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Atomic Design in Healthcare

Sam Spicer, Chief Product Officer

Few organizations are as complex and intertwined as healthcare organizations. Whether they know it or not, design systems that bring consistency and ease-of-use to digital experiences are a must for any modern organization, let alone healthcare, and those design systems have never been simple.

In response to the explosion of mobile and tablet device use, Responsive Web Design, by Ethan Marcotte, in 2010 provided a way to handle those devices but demanded that design teams think in multiple dimensions at once. Designing a single experience that satisfied multiple device screen sizes, not to mention user contexts, meant letting go of “pixel perfect design,” where designers and, yes, clients, could see exactly how every experience would look. Managing how a single module, like a simple call to action (CTA), would present in all variations bent more than a few brains, much less entire pages, and sites.

An Introduction to Atomic Design

Enter Atomic Design, introduced in 2013 by Brad Frost. Like so many great ideas, it is both simple and incredibly complex at the same time. The basic premise is that interfaces are composed of a myriad of text, links, buttons, and multiple other interface elements. These elements must be presented across device sizes and contexts, but can all derive from common base components, or atoms. These atoms can be assembled into molecules, and then organisms and ultimately into templates and pages.

Atomic Design Illustration

Here’s an example of a relatively simple CTA from our recent work with Memorial Hermann.

Note image size and placement variation and relative text sizes

The “Learn More” button is considered an atom, as are the image, headline, blue dash accent, and introductory copy. Each of them has their own defined behavior and properties. They are then assembled into the call to action molecule.

Those same atoms can be reused in different ways to create other molecules. Here, we see the same header, accent dash, text, and buttons leveraged in a different way, along with basic text links, to create a related links molecule and a simpler, non-image, CTA.

 height=Related Links
 height=Non-Image CTA

Atomic Design Benefits

The benefits to any organization, not just healthcare, quickly become apparent.

  • A common structured system — When trying to manage multiple design teams, stakeholders, and content authors, having a common system that everyone already is familiar with expedites content deployment. There is no re-inventing the experience wheel.

  • Consistent brand presence — Presenting a consistent brand presence allows organizations to message across multiple channels in the marketplace that can all reinforce each other by being easily recognizable. Whether via social media, mobile app, or website, there is a cohesive brand look and feel.

  • Consistent user experience — It is hard enough to get users to come to your site. Once they do, consistency reduces friction and lets them focus on their task and not waste time learning new conventions and interfaces along the way.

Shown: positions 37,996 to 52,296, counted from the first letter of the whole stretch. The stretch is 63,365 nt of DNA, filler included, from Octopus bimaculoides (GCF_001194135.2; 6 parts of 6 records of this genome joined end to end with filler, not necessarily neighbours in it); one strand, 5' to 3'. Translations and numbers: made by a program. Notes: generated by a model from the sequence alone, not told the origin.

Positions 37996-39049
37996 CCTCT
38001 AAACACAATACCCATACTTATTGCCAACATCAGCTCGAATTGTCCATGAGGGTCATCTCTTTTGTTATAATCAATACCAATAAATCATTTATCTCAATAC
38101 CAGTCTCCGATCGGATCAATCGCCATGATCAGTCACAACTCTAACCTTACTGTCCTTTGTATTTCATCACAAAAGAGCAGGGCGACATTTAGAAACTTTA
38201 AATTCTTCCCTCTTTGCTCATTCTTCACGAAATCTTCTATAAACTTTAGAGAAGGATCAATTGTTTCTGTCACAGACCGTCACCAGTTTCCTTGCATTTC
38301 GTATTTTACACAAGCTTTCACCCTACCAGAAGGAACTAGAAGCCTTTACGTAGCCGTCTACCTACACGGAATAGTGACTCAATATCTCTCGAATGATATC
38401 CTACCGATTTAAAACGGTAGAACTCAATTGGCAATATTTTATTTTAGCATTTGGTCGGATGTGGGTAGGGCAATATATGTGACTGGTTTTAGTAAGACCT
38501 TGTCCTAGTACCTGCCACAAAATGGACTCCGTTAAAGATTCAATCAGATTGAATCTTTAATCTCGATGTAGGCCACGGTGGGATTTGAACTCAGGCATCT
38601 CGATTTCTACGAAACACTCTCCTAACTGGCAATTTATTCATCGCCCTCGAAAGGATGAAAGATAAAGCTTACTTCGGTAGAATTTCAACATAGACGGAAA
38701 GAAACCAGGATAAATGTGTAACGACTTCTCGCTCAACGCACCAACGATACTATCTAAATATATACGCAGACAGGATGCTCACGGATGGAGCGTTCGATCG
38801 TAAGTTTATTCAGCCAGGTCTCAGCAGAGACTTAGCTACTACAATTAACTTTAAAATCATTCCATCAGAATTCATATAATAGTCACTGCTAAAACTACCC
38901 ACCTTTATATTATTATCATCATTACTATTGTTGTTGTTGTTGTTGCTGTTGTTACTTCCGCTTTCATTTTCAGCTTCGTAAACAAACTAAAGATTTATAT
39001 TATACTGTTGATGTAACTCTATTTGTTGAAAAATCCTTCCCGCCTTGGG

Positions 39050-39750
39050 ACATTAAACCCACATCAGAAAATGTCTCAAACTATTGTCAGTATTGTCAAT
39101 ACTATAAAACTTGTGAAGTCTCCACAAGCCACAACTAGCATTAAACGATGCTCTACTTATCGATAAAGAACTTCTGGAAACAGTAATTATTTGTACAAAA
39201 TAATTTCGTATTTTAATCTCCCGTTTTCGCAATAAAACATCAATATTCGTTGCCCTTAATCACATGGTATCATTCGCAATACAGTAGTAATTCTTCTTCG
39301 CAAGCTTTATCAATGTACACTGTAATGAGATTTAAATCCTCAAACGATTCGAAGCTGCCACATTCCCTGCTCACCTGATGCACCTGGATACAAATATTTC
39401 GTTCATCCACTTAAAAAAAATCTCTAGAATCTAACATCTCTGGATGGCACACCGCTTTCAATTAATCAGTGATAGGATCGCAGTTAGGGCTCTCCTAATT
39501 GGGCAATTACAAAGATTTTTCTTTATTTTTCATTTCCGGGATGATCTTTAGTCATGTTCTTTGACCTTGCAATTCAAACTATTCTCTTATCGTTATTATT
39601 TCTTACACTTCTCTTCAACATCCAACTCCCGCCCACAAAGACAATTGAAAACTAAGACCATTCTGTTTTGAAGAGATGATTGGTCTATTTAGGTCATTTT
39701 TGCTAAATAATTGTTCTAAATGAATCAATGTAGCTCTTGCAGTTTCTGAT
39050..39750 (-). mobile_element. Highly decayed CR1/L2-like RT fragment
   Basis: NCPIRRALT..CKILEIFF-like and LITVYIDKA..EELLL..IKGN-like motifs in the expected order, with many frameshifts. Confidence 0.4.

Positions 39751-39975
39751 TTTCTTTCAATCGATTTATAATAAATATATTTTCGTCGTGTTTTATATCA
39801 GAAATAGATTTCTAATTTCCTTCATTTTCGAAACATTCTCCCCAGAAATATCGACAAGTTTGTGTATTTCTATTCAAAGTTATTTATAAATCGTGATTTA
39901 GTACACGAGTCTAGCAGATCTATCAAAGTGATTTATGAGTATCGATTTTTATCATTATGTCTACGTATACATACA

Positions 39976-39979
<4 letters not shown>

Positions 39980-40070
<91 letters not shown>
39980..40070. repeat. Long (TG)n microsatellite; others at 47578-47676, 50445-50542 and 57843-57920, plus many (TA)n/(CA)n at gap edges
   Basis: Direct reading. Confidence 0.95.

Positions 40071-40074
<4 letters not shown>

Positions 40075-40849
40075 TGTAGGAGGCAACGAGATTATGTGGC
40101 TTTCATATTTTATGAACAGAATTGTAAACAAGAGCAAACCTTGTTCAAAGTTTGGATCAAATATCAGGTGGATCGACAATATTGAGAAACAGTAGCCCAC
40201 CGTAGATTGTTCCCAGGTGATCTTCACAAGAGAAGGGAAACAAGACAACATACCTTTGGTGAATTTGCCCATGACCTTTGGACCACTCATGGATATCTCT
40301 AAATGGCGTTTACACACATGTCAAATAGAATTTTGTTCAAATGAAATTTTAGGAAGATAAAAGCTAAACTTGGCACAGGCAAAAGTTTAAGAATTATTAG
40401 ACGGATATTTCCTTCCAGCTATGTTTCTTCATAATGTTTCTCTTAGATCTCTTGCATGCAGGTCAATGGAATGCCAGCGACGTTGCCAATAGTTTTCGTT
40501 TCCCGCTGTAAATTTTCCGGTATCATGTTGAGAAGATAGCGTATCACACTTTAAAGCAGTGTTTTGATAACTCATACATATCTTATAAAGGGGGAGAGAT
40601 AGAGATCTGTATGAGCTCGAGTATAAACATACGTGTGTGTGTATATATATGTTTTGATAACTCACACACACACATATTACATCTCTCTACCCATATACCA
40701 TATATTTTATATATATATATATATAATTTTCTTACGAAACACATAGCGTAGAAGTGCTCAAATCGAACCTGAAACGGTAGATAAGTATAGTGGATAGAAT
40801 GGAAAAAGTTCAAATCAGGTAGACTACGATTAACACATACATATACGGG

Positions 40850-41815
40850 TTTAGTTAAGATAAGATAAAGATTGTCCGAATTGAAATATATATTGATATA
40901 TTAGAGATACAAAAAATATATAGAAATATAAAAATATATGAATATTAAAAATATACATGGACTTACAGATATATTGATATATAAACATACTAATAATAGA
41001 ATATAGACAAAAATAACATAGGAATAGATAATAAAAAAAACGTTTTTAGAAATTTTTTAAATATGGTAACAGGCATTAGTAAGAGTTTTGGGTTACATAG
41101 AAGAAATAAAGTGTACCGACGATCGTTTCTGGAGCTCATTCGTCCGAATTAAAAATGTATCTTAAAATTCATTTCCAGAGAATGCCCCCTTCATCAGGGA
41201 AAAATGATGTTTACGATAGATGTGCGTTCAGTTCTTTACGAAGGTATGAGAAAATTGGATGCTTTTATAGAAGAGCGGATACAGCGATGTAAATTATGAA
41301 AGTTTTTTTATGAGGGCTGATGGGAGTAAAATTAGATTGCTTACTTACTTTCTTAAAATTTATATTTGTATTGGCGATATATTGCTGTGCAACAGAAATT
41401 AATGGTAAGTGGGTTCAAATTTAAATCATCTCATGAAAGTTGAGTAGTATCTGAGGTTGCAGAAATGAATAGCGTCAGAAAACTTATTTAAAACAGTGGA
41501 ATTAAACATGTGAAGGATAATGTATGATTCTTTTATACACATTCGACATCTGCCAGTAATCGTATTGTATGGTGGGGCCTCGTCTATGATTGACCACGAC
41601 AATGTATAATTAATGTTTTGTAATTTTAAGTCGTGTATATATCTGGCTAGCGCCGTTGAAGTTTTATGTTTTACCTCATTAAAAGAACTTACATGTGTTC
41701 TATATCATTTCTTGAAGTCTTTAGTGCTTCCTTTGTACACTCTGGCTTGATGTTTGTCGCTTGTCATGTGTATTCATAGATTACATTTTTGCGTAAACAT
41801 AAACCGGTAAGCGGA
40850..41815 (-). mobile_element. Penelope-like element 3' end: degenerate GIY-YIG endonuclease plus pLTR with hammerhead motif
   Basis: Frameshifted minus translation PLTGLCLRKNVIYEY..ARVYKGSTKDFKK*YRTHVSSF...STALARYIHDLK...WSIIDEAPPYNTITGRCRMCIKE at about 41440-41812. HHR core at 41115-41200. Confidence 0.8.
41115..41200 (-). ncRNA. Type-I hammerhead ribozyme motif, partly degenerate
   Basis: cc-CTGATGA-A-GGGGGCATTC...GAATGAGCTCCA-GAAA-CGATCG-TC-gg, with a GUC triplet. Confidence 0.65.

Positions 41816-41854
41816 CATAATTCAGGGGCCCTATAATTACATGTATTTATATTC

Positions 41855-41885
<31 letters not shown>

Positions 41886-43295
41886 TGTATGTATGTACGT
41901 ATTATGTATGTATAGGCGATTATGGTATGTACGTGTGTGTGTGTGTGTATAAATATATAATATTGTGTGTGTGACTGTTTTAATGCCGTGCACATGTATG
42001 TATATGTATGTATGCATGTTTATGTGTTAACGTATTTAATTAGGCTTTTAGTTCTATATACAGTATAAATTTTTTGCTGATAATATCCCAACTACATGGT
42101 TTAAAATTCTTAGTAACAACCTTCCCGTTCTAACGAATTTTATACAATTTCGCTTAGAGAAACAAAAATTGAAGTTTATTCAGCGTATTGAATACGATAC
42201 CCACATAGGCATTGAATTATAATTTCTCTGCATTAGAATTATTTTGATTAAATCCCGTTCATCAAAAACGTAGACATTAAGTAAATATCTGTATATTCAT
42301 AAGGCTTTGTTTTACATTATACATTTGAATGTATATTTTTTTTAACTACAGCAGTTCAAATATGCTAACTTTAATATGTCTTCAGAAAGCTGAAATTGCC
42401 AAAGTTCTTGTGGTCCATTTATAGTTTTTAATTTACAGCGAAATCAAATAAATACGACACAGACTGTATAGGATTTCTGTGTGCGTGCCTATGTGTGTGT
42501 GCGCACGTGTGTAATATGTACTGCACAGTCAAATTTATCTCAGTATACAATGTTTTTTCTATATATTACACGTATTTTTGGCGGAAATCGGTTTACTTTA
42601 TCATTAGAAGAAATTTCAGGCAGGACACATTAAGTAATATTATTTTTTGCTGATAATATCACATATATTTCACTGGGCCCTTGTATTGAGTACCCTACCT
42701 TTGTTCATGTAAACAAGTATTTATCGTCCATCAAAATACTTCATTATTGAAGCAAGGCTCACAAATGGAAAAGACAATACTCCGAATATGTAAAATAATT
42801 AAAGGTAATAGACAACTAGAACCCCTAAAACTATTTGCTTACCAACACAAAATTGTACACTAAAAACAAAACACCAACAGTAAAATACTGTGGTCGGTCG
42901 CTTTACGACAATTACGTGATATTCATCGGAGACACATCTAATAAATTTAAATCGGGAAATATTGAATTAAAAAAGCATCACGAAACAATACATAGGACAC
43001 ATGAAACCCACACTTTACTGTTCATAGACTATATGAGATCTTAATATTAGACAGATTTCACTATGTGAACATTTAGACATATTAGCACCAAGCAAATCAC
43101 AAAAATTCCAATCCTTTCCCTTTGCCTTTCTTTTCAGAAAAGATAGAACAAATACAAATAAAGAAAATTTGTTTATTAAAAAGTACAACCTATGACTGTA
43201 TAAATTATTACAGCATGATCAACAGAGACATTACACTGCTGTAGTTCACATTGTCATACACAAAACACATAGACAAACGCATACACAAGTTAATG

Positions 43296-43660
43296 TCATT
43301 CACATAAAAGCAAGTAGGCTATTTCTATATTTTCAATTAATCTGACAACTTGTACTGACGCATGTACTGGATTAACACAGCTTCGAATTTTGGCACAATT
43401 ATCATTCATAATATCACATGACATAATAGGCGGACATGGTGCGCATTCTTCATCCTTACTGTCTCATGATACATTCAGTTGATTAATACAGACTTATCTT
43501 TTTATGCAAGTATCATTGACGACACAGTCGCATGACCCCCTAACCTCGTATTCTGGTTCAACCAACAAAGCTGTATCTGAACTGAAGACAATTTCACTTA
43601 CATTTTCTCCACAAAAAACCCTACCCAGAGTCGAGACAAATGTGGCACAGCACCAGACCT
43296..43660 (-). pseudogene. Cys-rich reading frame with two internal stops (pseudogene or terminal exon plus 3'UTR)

• Simplified maintenance — Updating the style for a single button, as opposed to 12 button variations, and having confidence in how that change will propagate throughout the site is invaluable. Again, it allows the organization to focus on the message, instead of the mechanics of its delivery.

Benefits to Healthcare Organizations

All this, alone, should convince any organization to pursue an Atomic Design strategy. But what are the unique benefits to healthcare? I’m glad you asked.

Mergers & Acquisitions

The speed and volume of M&A in the healthcare industry have been staggering over the last few years. Whether it is the acquisition of competing systems or standalone hospitals, there is already enough complexity in managing cultural change. Managing the alignment of brand and experience is a lot easier with a common and scalable design system. At least, it’s one less challenge to overcome.

Disparate Regional or Service Line Presence

Most healthcare organizations have grown out of merging regional hospitals or distinct specialty practices, each with their own legacy brand identities. The core issue becomes one of fractured brand presence and lack of consumer awareness. While this is certainly part of a larger experience challenge, unifying those disparate specialty or hospital groups with a common experience allows for the halo effect of each other to come through.

Rapid Technology Evolution

Another massive trend in the healthcare space is the recognition of aging digital platforms. From content and digital asset management to CRM, healthcare systems are recognizing that to perform in a modern digital landscape they have to upgrade their capabilities. Now becomes the perfect time to introduce consistency and centralized design system management to organizations as they are already adapting to technology and process changes. As these new technologies are brought on line, the design system can evolve and grow to accommodate the channel or messaging needs being served and become stronger for it.

Final Thoughts

Remember when we said that Atomic Design was both simple and incredibly complex? As my colleague, and the absolute smartest person I know, Cindy Larson pointed out in her article The Project Must End but the Product Lives On, creating modern digital experience must be treated like any product. It is never a one and done effort but instead a process of creation, iteration, refinement, and growth. The same holds true for Atomic Design. It is a concept and tool that can empower you but it will take effort and commitment to bring to life, make it stick, and deliver but it is worth it. Luckily, we are pretty good at all of that.